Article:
For a 70-kg female undergoing bilateral breast reconstruction, the use of 0.2 ml/kg of 0.25% bupivacaine in each TAP catheter every 8 hours in the study group will result in a 1 mg/kg dosage bupivacaine ((0.2 ml/kg × 70 kg × 2 sides = 28 ml) (70 mg × 0.25% concentration = 70 mg)). Because the maximum recommended dosage of bupivacaine over 6 hours is 2.5 to 3.0 mg/kg, our prescribed dosing protocol every 8 hours is well below the toxic range.

Postoperative treatment

Each patient will receive intravenous hydromorphone through a PCA pump programmed for demand-only mode with no basal rate. PCA will be set at 0.1 mg per bolus every 5 minutes as needed (to a maximum of 10 mg per 4 hours), which will be initiated in the recovery room. The PCA will be filled with hydromorphone as per standard care at our institution. When patients can tolerate liquids, they will be given 1 g of plain acetaminophen every 6 hours around the clock. Once the PCA is discontinued, patients will be offered 5 to 10 mg of oxycodone every 2 to 4 hours as required, in addition to 1 g of acetaminophen every 6 hours around the clock. Granisetron (1 mg every 12 hours will be the first-line therapy for postoperative nausea and vomiting. Patients will be encouraged to ambulate on postoperative day 1. A liquid diet, then a solid diet, will be offered on postoperative day 1 and advanced as tolerated. The PCA system will be discontinued at 8 AM on postoperative day 3.

Primary end point and secondary end points

The primary end point evaluated will be the mean postoperative opioid consumption in the first 2 postoperative days. Both intravenous PCA opioids and oral opioids will be recorded from the patients’ medical records daily. All opioid doses will be converted to intravenous morphine equivalent units for comparison.

The secondary outcomes of interest will include the following. The continuous outcomes will be total in-hospital cumulative opioid consumption, total in-hospital cumulative antinausea medication consumption, score on the Quality of Recovery (QoR) questionnaire administered once on postoperative day 4 (scored from 0 to 18, with a greater score indicating better QoR) [9] and duration of hospital stay. Therepeated-measures outcomes will be assessed by recording daily pain intensity scores at rest and with movement measured using a Visual Analogue Scale for pain (scored from 0 to 10, with 0 indicating no pain and 10 indicating worst pain ever), postoperative nausea and vomiting (scored from 0 to 3) and sedation score. The time to event outcomes will be recorded for time to first postoperative bowel movement and time to ambulation.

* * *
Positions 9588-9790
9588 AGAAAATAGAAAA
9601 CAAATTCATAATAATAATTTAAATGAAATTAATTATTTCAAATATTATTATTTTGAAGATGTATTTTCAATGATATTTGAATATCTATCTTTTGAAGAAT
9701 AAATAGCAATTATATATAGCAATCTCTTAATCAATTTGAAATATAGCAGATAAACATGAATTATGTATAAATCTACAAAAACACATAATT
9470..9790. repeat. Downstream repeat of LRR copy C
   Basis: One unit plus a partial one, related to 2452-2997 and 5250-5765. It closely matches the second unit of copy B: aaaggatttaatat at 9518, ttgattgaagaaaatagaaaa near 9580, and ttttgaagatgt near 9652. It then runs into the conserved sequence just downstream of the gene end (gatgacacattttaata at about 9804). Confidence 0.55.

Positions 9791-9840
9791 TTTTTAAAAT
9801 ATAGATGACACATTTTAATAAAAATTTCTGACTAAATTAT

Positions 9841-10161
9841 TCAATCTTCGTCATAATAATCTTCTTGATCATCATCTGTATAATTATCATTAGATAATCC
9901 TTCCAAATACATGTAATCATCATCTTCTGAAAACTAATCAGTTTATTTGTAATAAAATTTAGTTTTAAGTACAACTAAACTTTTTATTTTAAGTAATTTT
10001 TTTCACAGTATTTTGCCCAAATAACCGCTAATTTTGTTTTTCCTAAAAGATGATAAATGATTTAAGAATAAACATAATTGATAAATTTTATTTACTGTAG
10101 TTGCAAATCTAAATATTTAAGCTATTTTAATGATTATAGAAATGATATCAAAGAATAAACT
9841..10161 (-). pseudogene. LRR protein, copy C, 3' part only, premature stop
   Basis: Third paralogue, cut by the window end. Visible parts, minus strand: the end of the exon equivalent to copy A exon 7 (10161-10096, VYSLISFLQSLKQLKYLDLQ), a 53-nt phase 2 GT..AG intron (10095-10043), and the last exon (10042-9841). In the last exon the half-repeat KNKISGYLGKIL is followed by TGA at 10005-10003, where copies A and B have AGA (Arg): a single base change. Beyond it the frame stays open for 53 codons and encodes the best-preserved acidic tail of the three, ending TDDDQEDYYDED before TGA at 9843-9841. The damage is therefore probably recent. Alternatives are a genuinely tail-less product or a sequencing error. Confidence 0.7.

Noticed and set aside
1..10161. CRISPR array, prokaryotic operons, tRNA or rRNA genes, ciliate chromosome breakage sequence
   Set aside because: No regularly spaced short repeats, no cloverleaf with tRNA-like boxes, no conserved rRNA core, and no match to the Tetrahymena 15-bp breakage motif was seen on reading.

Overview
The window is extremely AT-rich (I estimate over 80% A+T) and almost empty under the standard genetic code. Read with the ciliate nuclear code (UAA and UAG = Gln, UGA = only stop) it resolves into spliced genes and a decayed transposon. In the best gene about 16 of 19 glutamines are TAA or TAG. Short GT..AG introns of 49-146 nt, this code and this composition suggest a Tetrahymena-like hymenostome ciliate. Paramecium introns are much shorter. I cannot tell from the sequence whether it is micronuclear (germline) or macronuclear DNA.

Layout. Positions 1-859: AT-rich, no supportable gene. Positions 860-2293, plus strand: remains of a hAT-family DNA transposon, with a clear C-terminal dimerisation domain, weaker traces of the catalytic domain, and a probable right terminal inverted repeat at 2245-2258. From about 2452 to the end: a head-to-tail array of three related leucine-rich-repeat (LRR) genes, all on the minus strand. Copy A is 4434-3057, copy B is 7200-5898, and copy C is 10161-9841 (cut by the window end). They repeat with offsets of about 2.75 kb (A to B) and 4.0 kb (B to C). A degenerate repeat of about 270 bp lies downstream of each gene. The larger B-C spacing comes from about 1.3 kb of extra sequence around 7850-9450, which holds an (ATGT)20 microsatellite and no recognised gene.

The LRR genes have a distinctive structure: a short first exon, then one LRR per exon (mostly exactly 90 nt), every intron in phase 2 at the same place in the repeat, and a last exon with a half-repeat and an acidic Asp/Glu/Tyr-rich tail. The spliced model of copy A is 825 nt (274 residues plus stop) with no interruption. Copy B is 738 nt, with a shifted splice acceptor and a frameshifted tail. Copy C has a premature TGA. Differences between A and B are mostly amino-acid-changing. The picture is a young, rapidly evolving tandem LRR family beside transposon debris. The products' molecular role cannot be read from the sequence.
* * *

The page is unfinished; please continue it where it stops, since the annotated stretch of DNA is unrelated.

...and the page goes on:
The data extraction forms will be completed prospectively by a member of the pain team.

Data analysis

Patients who have major postoperative complications that require a second surgery, such as evacuation of a hematoma or microsurgical revision, will not be removed from the study and will be evaluated using the intention-to-treat analysis. An initial examination will be performed to detect any differences between the two treatment groups despite the randomization. Patients’ clinical, surgical and oncological characteristics, such as BMI and method of reconstruction (DIEP or MS-TRAM) will be collected and their association with the primary and secondary outcomes will be tested in univariate analysis models to detect possible confounding factors. The effect of treatment groups will be studied next using an appropriate multivariate analysis model for each outcome while controlling for the possible confounding factors, if indicated, such as BMI and method of reconstruction. All statistical analyses will be performed using SAS software version 9.2 (SAS Inc, Cary, NC, USA). All tests will be two-sided, and significance will be set at P < 0.05.

The primary analysis will comprise mean postoperative opioid consumption during the first 48 hours postoperatively, which will be reported for the two groups as means (±SD). The two groups will be compared using the two-sample Student’s t-test or the Wilcoxon rank-sum test, depending on the results of the normality test. The secondary analysis will assess continuous outcomes, which will be reported for the two groups as means (±SD). The median and range will also be reported. The two groups will be compared using the two-sample Student’s t-test or the Wilcoxon rank-sum test, depending on the normality test.